Keeping my sense of humor

OK. Let me give you guys the run down and just ramble a little. Rambling helps me keep my sanity. I don’t know if you can keep yours while I ramble but right now, I just need to do it, and I’m no where near my “writing tablet” so I can’t work on the second book. I’m also too distracted with the clusterf*ck on The Unsaintly’s First Edition. (Again, sorry about that)


Let’s start with Self-Publishing, shall we?

Why did I choose to do it? I answered this question in Heath’s interview (hint: go there and read it) but I’ll revisit it here. I worked hard on my book. Put years into it. Research, time, studying, money, etc. I built the following, I built the market, I did the footwork, I put every ounce of blood, sweat and tears into it. I didn’t worry about anything until it was time to actually publish the book and then the option of Self-Publishing became such an easy option compared to what it was ‘back in the day’ that I decided to try it.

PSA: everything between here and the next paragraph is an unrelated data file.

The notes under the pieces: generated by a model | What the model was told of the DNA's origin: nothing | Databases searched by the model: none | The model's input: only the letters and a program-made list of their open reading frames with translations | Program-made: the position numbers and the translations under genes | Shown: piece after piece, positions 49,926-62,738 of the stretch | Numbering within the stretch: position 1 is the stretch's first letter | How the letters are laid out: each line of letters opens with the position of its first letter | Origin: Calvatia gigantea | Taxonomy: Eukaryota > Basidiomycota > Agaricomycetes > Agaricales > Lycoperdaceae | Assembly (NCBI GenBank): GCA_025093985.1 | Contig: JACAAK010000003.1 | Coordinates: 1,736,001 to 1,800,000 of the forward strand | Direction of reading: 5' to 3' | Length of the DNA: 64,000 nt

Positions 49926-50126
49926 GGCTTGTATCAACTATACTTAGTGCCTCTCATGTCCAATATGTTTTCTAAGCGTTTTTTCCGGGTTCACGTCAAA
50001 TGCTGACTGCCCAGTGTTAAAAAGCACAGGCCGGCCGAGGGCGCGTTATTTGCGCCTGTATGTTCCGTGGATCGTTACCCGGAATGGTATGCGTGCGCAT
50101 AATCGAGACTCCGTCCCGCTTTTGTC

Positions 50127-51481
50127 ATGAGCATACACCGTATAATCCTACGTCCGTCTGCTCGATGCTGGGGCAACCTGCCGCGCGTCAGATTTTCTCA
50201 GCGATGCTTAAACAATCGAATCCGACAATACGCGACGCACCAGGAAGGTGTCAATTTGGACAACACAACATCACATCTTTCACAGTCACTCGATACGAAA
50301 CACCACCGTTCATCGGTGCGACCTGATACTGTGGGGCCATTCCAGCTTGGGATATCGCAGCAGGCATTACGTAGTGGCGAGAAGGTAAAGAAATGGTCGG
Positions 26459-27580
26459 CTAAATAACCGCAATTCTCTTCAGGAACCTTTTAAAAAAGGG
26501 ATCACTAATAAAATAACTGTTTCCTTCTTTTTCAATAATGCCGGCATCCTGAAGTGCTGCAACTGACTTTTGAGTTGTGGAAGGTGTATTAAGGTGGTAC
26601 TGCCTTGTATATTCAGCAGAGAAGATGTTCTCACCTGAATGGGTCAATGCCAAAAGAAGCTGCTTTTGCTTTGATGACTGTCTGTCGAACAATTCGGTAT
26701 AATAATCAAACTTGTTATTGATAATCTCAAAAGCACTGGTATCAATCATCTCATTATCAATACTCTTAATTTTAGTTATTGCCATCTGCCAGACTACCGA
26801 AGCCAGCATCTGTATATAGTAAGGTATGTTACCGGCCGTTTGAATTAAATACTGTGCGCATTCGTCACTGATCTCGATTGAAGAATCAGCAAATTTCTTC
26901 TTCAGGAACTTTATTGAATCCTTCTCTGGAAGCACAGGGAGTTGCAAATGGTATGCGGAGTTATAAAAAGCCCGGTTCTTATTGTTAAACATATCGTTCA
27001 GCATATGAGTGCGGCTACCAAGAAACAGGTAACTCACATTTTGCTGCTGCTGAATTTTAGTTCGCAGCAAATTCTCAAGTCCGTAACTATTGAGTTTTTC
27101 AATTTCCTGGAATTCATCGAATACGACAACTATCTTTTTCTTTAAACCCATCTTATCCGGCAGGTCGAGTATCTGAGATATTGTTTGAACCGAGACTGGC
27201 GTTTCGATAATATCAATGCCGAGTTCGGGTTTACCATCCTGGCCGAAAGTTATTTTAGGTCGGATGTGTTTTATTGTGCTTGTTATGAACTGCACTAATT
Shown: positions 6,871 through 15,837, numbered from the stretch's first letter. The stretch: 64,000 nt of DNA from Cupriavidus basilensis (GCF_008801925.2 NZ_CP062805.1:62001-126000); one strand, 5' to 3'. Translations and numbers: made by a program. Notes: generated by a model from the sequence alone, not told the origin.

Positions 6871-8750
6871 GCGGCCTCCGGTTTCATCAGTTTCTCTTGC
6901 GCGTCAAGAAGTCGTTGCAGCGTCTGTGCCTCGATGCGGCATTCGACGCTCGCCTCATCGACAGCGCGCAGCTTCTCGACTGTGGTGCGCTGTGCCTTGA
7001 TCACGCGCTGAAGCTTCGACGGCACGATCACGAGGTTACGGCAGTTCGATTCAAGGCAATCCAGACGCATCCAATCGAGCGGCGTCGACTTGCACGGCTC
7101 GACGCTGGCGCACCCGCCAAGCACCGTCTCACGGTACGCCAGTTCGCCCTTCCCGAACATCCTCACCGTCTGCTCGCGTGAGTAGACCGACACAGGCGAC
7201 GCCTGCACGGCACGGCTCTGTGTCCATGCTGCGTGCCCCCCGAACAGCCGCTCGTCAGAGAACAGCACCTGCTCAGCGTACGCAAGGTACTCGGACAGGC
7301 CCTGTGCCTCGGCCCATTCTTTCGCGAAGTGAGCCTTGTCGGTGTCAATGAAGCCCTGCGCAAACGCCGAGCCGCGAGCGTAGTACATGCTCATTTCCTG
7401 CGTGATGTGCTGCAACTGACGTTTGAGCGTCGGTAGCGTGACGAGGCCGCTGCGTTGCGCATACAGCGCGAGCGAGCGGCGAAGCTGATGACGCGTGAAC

Then I joined GoodReads. First, let me just say that GoodReads is an awesome site and the readers there, for the most part, are awesome. But I do have to kind of shake my finger a little bit. Some of the best writing, and creativity I’ve seen in a long time, has come from self-published authors. The amount of abuse that they get for typos and grammatical error (I’m not talking about gross errors, I’m talking about things that can be, and should be, overlooked) is akin to outright bullying and snobbery. I’m not saying this because my book contains these things. (Bring on your abuse because I have thick skin, and I can definitely laugh at myself for mistakes. Can you?)